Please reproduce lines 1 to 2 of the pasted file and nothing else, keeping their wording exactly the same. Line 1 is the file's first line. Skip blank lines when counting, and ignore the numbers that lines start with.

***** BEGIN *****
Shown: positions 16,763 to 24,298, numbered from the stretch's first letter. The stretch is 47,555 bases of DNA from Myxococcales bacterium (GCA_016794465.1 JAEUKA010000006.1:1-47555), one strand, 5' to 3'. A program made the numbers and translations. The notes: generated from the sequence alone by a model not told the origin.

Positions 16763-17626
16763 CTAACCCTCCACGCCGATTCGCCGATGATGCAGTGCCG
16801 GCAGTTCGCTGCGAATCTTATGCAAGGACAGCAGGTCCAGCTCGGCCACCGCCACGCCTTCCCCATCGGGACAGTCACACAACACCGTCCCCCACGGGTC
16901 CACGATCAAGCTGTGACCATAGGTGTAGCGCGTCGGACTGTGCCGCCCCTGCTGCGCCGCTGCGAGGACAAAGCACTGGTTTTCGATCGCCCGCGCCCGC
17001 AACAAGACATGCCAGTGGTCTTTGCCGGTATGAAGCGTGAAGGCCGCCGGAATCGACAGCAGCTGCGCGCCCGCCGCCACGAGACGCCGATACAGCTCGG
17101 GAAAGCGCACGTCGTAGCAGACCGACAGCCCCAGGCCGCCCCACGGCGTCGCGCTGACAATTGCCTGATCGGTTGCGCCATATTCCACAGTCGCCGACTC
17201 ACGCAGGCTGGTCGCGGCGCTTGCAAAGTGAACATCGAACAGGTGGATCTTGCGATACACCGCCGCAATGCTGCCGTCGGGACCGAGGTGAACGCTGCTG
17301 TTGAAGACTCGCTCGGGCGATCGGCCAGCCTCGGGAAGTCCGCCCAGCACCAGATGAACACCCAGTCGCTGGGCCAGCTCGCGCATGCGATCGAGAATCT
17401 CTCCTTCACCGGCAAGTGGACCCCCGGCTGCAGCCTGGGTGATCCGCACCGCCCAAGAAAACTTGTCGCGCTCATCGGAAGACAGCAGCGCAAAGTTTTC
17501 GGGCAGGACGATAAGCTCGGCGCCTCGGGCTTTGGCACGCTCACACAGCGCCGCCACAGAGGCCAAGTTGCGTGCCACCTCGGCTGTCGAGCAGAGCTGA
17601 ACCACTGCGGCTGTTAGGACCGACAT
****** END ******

Shown: positions 16,763 to 24,298, numbered from the stretch's first letter. The stretch is 47,555 bases of DNA from Myxococcales bacterium (GCA_016794465.1 JAEUKA010000006.1:1-47555), one strand, 5' to 3'. A program made the numbers and translations. The notes: generated from the sequence alone by a model not told the origin.

Positions 16763-17626